MANER:Surely over the long term you have to hold leaders accountable, but where I think the train can run off the tracks is when leaders feel like any day now they might lose their jobs, and that’s where I think leaders really become worried about other people outshining them.
LOVE:Another strategy is simply to hire better bosses in the first place. Maner’s research looks at the differences between leaders who are motivated by power versus those who are motivated by prestige, meaning they want people to like and respect them.What our work suggests is that people with a real thirst for respect and admiration are probably going to be better bosses than people with a real desire for power and control and authority.
That often means, ironically, picking people who don’t crave power. I think there’s a natural selection by us. When people really want power, they do whatever they can to rise through the hierarchy. Ironically, those aren’t necessarily the best people for the job.
LOVE:This is important to keep in mind if you’re hiring someone to lead a team in your company.
MANER:When you’re interviewing people for particular jobs, really try to get a sense of what drives people and what motivates them. Is it power and authority and control over resources on the one hand or is it respect and admiration on the other hand.
LOVE:Still, before we malign power-hungry bosses too much (and admittedly, that’s what we’ve just been doing), it is important to recognize that power-hungry leaders have their place.
MANER:For example, if there’s an organization that needs to make a unified decision very quickly, there’s no time for all of the members of the organization to deliberate and for it to be a democratic process; a dominance-oriented leader is what you need in that situation because they’re going to make a call and they’re going to go with it.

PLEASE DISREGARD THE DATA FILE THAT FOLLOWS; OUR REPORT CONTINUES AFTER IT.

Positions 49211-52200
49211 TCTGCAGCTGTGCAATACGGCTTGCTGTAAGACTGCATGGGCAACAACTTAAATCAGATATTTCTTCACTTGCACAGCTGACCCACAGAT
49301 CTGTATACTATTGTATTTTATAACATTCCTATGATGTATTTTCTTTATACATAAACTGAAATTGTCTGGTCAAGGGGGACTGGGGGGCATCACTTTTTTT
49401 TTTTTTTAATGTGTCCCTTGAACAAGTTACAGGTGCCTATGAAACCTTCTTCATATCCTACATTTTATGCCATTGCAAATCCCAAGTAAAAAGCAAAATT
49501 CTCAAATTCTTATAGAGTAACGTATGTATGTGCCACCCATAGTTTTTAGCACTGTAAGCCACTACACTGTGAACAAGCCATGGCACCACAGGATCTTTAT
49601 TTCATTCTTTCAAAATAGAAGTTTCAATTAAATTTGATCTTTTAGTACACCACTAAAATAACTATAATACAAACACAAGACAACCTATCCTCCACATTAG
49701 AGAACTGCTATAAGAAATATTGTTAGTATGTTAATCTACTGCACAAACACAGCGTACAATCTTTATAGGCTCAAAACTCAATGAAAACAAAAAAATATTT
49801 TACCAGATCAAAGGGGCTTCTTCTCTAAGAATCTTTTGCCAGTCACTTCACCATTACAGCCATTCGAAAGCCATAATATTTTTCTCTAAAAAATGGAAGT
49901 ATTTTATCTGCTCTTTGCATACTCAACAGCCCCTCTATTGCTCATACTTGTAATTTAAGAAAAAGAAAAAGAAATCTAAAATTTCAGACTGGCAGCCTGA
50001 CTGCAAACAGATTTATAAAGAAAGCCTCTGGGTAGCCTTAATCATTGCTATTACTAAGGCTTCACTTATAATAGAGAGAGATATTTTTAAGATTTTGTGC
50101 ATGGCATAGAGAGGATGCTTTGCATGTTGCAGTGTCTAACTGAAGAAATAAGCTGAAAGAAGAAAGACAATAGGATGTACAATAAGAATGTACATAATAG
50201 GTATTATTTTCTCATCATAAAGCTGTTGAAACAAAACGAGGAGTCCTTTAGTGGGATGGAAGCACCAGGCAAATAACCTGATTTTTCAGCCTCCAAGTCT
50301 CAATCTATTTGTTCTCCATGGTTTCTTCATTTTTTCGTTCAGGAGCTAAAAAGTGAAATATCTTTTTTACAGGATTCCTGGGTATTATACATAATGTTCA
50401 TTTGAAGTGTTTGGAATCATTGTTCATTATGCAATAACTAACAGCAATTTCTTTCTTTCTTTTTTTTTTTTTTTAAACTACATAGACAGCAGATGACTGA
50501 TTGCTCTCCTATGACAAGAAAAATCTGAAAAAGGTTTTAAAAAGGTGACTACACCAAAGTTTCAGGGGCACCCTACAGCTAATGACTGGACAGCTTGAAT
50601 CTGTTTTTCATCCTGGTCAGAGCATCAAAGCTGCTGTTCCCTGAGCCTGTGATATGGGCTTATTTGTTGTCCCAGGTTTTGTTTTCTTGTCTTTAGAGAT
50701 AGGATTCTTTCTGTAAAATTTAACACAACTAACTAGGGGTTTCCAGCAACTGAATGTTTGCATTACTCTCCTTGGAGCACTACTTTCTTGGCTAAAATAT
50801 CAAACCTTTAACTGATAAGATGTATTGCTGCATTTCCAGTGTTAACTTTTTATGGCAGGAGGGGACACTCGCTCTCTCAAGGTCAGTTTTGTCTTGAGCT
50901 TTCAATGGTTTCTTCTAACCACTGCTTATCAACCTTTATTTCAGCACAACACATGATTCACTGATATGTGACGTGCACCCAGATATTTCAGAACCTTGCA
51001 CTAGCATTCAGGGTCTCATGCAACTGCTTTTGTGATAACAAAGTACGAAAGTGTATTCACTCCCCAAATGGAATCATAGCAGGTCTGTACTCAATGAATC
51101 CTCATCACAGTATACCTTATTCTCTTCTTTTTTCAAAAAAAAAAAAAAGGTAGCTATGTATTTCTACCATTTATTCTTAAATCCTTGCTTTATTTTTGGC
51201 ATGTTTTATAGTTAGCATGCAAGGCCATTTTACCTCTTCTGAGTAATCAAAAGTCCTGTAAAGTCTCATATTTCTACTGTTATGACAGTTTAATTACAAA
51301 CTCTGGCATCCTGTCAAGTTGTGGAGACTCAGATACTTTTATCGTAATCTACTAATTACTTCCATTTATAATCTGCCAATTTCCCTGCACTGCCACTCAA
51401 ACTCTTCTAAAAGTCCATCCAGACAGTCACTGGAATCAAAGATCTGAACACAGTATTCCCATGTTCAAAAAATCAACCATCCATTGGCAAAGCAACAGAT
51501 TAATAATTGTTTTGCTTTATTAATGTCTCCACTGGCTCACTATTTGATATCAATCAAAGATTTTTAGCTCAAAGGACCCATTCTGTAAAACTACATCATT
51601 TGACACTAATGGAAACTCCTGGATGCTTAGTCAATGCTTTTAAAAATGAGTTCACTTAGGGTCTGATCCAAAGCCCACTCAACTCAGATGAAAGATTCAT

LOVE:For Shein, the key to turning a boss’ thirst for power into a force for good is to make sure it’s tempered with a bit of humility. This is a hard combination to find.
SHEIN:One of the things we often find with powerful bosses is to always believe whatever they’ve done now and in the recent past must be good because, “I did it.” And what we find is those are the kind of people that have to go. In other words, a sitting CEO has a very difficult time making changes because to them it often means, “I must have done something wrong previously.”
LOVE:That’s where the humility needs to come in.
SHEIN:The best turnaround CEOs are ones that go in, listen to everybody, very quickly get everyone’s opinion, then make a decision: “We’re going to take that hill.” And people who didn’t agree with that decision will start saying things and the CEO will very quickly say, “This is not a democracy. I’ve made this decision.”
But the best leaders are ones who are powerful enough to do that, but to realize if they were headed for the wrong hill, they’re the ones who will say, “Wrong hill, here’s why I think I was wrong, and what we’ve learned tells us to go in this direction.”
LOVE:So does Shein, who has studied bad bosses in many guises, have a bad-boss story of his own? We had to ask. And the answer was yes, with no names revealed to protect the not-so-innocent.
Shein:Once I was designated as his heir apparent by the CEO, next thing I know I was given assignments in areas outside of headquarters because it was a threat to him.
LOVE:A threat to Shein’s boss, that is, a manager who worked under the CEO.
SHEIN:It even showed itself on the social side with an annual get together of executives with wives. I was talking with the CEO, he approached me to talk, and my boss’s wife quickly came over and asked the CEO to dance so he wouldn’t continue to be talking directly to me.
LOVE:This program was produced by Jessica Love, Kate Proto, Fred Schmalz, Emily Stone and Michael Spikes. Thanks to Kathi Thompson, Kathy Gerber, Drew Mauck, and two people who prefer to remain anonymous for sharing their stories of bad bosses.